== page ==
Is There A Connection Between Hygiene And Alzheimer's?

Alzheimer's disease is a crippling neurodegenerative disease that causes atrophy in the brain and the subsequent death of brain cells (via the Mayo Clinic). The disease is one of the most common causes of senile dementia, which impairs a person's ability to think and function socially. Dementia impacts approximately 50 million people worldwide and, of those, anywhere between 60% and 70% have Alzheimer's disease.

Despite the prevalence of Alzheimer's, particularly in elderly patients, the National Institute on Aging notes that scientists don't yet completely know what causes the disease to develop. While not a direct cause, age is a risk factor, with the number of patients doubling approximately every five years after age 65. There are also genetic risks to consider, with a family history indicating a greater likelihood of developing the disease.

In addition to the known risk factors, there is another, lesser-known factor that could be a cause of Alzheimer's: poor hygiene. Does this mean that you're putting yourself at risk for dementia every time to skip a shower? Not necessarily, but if you're not keeping yourself clean, you could be setting yourself up for some trouble down the road.

How bad hygiene can affect you neurologically

When it comes to a link between cleanliness and Alzheimer's, it seems that one of the biggest risk factors is poor oral hygiene. A 2020 study published in the Journal of Alzheimer's Disease suggested that the bacteria that cause gum disease are also linked to the development of Alzheimer's (via the National Institute on Aging). This is a result of bacteria from inflamed gum tissue traveling from the mouth, into the bloodstream, and to the brain.

In addition, a 2019 study published in ScienceAdvances showed that the bacteria Porphyromonas gingivalis, which causes gum disease, was present in the brains of a small number of Alzheimer's patients. Similarly, a 2021 study published in Alzheimer's & Dementia: Diagnosis, Assessment, & Disease Monitoring showed that older adults with an abundance of harmful bacteria in their mouths were more likely to have a key biomarker for Alzheimer's — amyloid beta — in their cerebrospinal fluid. 

On the flip side, there may be a risk that can come from being too clean. According to a 2013 study published in Evolution, Medicine, and Public Health, wealthier countries with better sanitation actually have a higher rate of Alzheimer's. This "hygiene hypothesis" suggests that cleaner environments bring with them a higher risk of allergies and autoimmune diseases. These areas lead to less exposure to diverse bacteria and viruses, which can impact the development of the immune system and expose the brain to the inflammation connected to Alzheimer's.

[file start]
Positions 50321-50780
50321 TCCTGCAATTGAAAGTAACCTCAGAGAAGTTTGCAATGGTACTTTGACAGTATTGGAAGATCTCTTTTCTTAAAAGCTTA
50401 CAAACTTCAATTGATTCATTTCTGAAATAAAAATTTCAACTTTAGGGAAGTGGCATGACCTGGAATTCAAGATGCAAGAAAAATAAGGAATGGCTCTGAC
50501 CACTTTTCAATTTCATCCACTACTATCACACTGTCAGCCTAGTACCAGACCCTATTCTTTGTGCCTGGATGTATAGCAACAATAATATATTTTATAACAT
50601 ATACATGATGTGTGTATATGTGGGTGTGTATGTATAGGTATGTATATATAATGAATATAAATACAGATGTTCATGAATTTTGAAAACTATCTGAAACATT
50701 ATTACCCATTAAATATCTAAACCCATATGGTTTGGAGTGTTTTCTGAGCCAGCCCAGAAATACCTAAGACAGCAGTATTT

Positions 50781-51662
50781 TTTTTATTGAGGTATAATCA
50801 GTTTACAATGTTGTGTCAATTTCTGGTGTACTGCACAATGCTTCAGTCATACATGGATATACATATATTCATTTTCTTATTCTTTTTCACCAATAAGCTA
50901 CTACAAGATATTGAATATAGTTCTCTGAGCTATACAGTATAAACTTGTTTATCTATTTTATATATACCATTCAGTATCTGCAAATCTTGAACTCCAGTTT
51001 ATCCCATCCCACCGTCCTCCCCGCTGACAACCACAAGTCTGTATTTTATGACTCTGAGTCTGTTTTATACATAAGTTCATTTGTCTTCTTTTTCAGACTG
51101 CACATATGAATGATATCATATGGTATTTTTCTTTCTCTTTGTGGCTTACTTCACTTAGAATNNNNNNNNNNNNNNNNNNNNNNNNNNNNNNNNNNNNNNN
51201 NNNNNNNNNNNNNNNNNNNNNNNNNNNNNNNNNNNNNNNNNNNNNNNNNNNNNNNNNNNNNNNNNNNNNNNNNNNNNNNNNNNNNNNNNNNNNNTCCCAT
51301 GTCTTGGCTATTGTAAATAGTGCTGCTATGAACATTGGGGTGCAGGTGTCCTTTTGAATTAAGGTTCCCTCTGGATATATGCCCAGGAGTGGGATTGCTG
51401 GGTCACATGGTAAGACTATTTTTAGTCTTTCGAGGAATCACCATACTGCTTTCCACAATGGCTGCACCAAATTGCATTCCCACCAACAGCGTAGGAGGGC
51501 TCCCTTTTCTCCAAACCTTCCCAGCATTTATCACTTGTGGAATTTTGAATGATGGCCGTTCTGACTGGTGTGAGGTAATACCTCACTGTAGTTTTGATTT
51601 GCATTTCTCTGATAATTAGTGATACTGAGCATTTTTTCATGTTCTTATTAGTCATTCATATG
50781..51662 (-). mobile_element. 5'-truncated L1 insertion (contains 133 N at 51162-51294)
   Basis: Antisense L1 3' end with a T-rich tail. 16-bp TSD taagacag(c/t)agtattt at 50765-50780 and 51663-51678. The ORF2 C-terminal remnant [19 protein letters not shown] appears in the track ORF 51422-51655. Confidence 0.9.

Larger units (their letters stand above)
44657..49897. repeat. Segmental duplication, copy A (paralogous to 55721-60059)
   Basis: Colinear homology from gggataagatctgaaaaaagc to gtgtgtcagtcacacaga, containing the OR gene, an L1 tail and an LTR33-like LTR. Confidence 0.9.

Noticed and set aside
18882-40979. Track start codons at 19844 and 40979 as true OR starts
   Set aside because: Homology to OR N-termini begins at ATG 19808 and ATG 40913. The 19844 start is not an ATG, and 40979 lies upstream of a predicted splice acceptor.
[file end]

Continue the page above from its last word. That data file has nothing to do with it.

Stay clean, but stay healthy

There is currently no way to directly prevent the onset of Alzheimer's, but some evidence suggests that increased physical activity, cognitive training, and keeping your blood pressure under control may help (via the National Institute on Aging). In addition, it's important to maintain good oral hygiene, particularly flossing (via Babylon Dental Care).

When it comes to body care, you obviously should continue to keep clean. Regular hand washing, for example, is a good suggestion. However, it's best to stick to ordinary soap as opposed to antibacterial soap when possible (via According to the Food and Drug Administration (FDA), antibacterial soaps contain an ingredient known as triclosan, and long-term exposure can come with a number of risks. For example, the FDA posits that triclosan may contribute to antibiotic-resistant bacteria.

Good oral hygiene, combined with regular hand-washing with natural or organic soaps, will keep you healthy in the short term. Additionally, it may also do you a lot of good, cognitively speaking, down the road.